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TEXFLAX

TEXFLAX was a three and half year project funded by EPSRC and Defra under the ‘LINK Competitive Industrial Materials from Non-Food Crops Programme’. The project commenced in January 2002 and ended in December 2005.

The work investigated alternative methods of reliably producing good quality, short fibre flax with high value textile end uses in mind. In this investigation, quality relates to the usefulness of the fibre for processing on the cotton-spinning systems; good quality fibre has high value in the market place; and the economics of the supply chain are attractive at all stages of fibre production and processing.

Fine flax and flax/blend yarns can be used in the high volume manufacture of expensive fabrics, currently dominated by 100% cotton and cotton/polyester blends. The aims of the TEXFLAX project were:

  • To investigate alternative flax growing, harvesting and processing methods for the economic production of high quality, short-fibre flax for high-value textile end uses
  • To develop improved machinery for the cleaning, sub-dividing and stretch-breaking of short flax fibres
  • To evaluate outcomes against current textile fibre quality and processing standards.

Project outcomes

The project demonstrated that the variety of flax grown has a definite effect upon the diameter (fineness) of the ultimate fibres in flax. The commercial evaluation of the finest fibre shows potential for entering into the new domestic and medical textiles markets.

Desiccation of flax at the mid point flowering stage, using glyphosate-based herbicides, followed by retting the flax as a standing crop, can reliably produce straw which will yield fibre suitable for a range of high value end uses.  The mechanical extraction of short fibre from flax straw, fibre cleaning to remove non-fibre plant debris, and fibre separation, have been improved so that productivity is maintained with minimal effect on fibre length and strength.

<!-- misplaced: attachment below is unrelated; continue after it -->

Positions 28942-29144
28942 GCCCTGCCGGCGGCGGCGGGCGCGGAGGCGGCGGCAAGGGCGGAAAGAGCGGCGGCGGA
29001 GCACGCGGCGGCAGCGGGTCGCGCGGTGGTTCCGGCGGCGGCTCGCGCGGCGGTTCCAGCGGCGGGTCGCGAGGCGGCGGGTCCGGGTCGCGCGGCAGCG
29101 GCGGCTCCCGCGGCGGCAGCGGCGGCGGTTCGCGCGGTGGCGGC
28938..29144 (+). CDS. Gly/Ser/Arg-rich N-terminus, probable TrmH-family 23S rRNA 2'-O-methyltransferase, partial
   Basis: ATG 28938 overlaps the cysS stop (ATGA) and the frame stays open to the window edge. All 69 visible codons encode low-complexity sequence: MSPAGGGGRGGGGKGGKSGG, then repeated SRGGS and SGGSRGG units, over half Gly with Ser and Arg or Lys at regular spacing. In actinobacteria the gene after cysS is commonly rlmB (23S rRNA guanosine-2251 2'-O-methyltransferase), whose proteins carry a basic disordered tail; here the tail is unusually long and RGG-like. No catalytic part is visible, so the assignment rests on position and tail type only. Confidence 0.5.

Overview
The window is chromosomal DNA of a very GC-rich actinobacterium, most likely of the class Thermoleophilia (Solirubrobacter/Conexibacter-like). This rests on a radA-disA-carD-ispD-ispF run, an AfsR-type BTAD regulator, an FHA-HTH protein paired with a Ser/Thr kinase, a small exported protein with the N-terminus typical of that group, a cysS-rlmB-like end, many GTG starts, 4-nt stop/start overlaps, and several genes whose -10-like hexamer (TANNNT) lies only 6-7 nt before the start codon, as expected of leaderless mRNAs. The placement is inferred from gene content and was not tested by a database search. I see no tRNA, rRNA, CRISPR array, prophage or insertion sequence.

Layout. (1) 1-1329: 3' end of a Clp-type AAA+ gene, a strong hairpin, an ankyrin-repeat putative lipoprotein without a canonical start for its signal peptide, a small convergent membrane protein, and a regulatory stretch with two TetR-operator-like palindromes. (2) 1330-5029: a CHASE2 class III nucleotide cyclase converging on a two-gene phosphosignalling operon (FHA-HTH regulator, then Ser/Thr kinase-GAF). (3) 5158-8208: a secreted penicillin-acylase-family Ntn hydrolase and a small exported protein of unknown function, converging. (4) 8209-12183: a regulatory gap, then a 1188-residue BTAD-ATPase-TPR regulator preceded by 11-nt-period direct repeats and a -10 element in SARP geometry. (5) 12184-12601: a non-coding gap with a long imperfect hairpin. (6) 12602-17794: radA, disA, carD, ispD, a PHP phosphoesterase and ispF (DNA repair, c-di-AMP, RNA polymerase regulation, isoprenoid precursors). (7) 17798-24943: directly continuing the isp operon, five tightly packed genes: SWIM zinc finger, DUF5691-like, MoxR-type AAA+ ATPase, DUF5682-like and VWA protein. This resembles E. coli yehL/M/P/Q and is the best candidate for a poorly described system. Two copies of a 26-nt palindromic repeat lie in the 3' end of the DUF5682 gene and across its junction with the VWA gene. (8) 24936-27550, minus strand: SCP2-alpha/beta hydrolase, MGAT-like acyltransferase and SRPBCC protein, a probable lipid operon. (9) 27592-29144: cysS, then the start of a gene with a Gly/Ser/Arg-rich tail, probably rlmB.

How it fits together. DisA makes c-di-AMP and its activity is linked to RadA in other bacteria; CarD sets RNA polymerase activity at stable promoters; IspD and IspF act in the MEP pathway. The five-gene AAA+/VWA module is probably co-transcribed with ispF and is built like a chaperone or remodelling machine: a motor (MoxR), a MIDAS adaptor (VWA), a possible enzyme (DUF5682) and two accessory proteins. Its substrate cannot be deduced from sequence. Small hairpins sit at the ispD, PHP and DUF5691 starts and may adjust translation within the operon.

Potential benefits to the textile sector

  • The investigation concluded that there are strong indications that good quality flax can be grown profitably in the UK without farming subsidy. In particular:
  • The flax processor will have the opportunity to expand their operations into high volume production of fine fibre flax for new markets.
  • Cotton spinners will have a sustainable supply of alternative raw material for use in a wider product market.
  • Yarn users will have alternative raw materials from which to select for the industrial and domestic textile markets.
  • Machinery manufacturers can expand their product range to meet processor requirements.
  • Seed suppliers will have the opportunity to expand their flax seed range and sales to meet agricultural requirements.

The TEXFLAX project consortium

The consortium was representative of the complete supply chain and included UK flax growers, a UK flax processing company and an Italian spinning company. Optimum flax varieties have been identified by workers at De Montfort University for the quality of fibre they produce, and these are being grown in small plot trials in areas of Leicestershire and Cornwall. Fibre extraction is achieved following desiccation and retting the straw as a standing crop. Current decortication machinery available in the UK had been evaluated and optimised for the cleaning and separation of fibre of the desired quality. The evaluation of the fibre in terms of its suitability for use in yarn production on cotton spinning systems was carried out by our spinning company partner in Italy.

The Texflax project consortium comprised of eight partners representing academic and industrial organisations:

Investigators from the TEAM Research Group DMU

  • Professor Raymond Harwood
  • Dr Jane Harwood
  • Mr Dennis Waldron
  • Mr Paul McCormick

Further information

A wealth of information relating to the non-food use of crops is available on various websites. Some of interest are listed below:
  • For more information on the LINK programme visit the "Competitive Industrial materials from Non-Food Crops" website and the BBSRC website carries newsletters for the programme.
  • The UK Government Non-Food Use of Crops Research Database provides useful information relating both to completed and on-going research into the production and exploitation of renewable non-food materials and bio-energy from arable crops.
  • The website of the Government Industry Forum on non-food uses of crops aims to provide strategic advice to Government and industry on the development of non-food uses of crops.
  • The recently formed National Non Food Crops Centre aims to drive forward innovation within the competitive non-food uses of crops.
Texflax
 
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